By Kidist Ibrie Yasin
My journey to a Ph.D. study in philanthropy has already opened several opportunities in less than a year, the most recent of which was four days in May to participate in the ISTR/WITS African Ph.D. Seminar and Annual Philanthropy Conference, held in the beautiful “City of Gold,” Johannesburg, South Africa.
A chance to hear about my dissertation from world-class experts, networking with fellow Ph.D. students with diverse backgrounds, participating and becoming a victor in a three-minute thesis competition, getting a chance to present my work in front of scholars and leaders of the third sector across the world, and my experience at the Wits Business School are treasures that I will always vividly remember.
During the two-day Ph.D. seminar, 20 students were teamed into three groups, each consisting of at least two senior faculty and six or seven students. This was a unique opportunity where students got a chance to present their work and obtain detailed individual feedback from the group. My group, themed general philanthropy, was awesome; it included Professor Alan Fowler and Professor Una Osili, and five more Ph.D. students who study in Ghana, Kenya, Uganda, UK, and the US.
They generously gave me well-thought and insightful comments that clarified nuanced issues and evoked deeper thinking into my work, and an essential dataset for my dissertation was also suggested. Listening to, and actively participating in, the presentations of my group members also widened my understanding in several areas of philanthropy and boosted my confidence in expressing my views in academic settings.
The three-minute thesis competition was a moment that made me very nervous, yet ended with massive excitement. When I was announced a co-winner of the competition, I was shocked, and became speechless! Being the winner of such a competition in an international platform embodies great motivation, strong energy, and a sense of the higher significance of the work that I do.
In fact, I am very grateful for my entire teammates, and especially Professor Osili and my friend Tiara Dungy (a third-year Ph.D. student in my school who was also in attendance), who convinced me to sign up just a day before the competition, and kept encouraging me to the last moment, even when I nearly declined my participation out of anxiety.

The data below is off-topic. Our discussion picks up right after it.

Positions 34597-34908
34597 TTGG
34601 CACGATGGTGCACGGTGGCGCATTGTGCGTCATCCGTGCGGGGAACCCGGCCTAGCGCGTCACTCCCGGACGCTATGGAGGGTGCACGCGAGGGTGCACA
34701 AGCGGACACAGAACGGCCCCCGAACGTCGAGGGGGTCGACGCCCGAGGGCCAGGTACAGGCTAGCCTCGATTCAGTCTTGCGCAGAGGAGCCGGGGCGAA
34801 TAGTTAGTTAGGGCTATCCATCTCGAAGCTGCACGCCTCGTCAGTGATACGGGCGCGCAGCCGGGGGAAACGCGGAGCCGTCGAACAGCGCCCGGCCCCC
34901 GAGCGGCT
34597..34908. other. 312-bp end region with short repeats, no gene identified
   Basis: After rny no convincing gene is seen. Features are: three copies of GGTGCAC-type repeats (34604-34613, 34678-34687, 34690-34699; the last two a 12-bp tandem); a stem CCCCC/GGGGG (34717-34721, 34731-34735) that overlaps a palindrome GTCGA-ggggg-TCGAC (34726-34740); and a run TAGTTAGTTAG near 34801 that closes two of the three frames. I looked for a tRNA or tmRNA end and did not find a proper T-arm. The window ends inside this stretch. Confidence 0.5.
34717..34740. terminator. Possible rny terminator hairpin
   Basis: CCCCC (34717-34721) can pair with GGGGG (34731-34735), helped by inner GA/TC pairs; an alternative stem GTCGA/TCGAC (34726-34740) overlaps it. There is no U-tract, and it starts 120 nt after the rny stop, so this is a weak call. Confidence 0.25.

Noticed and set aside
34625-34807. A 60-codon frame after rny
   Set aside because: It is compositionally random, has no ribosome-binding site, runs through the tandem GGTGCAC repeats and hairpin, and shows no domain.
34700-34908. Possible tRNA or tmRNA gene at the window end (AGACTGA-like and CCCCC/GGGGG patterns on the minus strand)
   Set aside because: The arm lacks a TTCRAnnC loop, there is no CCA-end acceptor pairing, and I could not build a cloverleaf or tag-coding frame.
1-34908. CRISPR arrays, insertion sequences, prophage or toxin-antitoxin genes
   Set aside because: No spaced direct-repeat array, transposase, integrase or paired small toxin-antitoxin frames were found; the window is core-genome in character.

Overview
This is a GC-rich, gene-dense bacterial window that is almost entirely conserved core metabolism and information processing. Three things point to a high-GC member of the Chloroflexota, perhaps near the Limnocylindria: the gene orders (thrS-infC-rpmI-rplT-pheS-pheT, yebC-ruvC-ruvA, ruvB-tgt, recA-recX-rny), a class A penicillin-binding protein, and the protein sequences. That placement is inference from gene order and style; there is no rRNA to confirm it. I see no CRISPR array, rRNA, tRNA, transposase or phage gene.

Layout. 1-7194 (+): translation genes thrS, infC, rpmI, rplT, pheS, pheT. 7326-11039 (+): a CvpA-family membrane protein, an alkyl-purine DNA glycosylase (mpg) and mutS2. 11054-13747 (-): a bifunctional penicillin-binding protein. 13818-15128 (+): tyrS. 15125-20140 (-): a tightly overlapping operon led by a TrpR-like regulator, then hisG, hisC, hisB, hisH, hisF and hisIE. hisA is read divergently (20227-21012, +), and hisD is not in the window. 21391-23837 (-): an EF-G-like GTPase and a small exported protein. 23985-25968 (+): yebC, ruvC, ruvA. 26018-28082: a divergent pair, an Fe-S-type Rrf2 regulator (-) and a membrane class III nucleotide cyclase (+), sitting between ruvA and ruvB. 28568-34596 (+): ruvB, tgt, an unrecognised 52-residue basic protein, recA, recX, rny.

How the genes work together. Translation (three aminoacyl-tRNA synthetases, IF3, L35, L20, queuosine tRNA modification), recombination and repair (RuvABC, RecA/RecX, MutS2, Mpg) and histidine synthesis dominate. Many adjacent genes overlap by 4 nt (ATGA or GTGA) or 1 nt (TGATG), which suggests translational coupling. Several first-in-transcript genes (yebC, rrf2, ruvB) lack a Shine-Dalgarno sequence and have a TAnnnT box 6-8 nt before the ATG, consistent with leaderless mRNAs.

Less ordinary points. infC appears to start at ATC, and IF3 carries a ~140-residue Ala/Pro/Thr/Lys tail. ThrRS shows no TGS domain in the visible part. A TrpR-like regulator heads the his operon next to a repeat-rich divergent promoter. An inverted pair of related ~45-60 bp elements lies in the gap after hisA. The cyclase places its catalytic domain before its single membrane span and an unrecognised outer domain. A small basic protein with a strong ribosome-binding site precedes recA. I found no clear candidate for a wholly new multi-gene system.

All the senior faculty were extremely helpful. I was able to have an extensive talk with most of them during coffee and lunch breaks. I also had a chance to interview Professor Imhotep Aligidede, Professor Ali Awni, Professor Alan Fowler, and Professor Jacob Mati about their work for a project in my school that aims to study the intersection of philanthropy, religion, and youth development globally.
The two-day conference on African philanthropy that followed the Ph.D. seminar was intensive, yet filled with interesting panel discussions that broadened my knowledge about the state of African philanthropy.
The rationale and need for philanthropy for African countries, the influence of religion and community on practices of philanthropy, and the legal and policy framework for philanthropy in the continent were among the topics addressed from which I gained a lot of input, especially for a book chapter I am writing this summer on the philanthropic landscape in Ethiopia. Moreover, the connections and networks I created, in both the seminar and the conference, provided me with information on funding opportunities for my summer travel to Ethiopia for my research work and writing a book chapter.
It would not be complete if I close my essay without mentioning how I enjoyed the lunch and coffee treats on each day, and the memorable dinner at the Moyos Shop; Pap and stir-fried squashes were my most favorite and delicious cuisines that I will definitely miss whenever I think of South Africa.
Originally from Ethiopia, Yasin is now a second-year Ph.D. student at the Lilly Family School of Philanthropy.
This article was originally published in the ISTR Africa newsletter.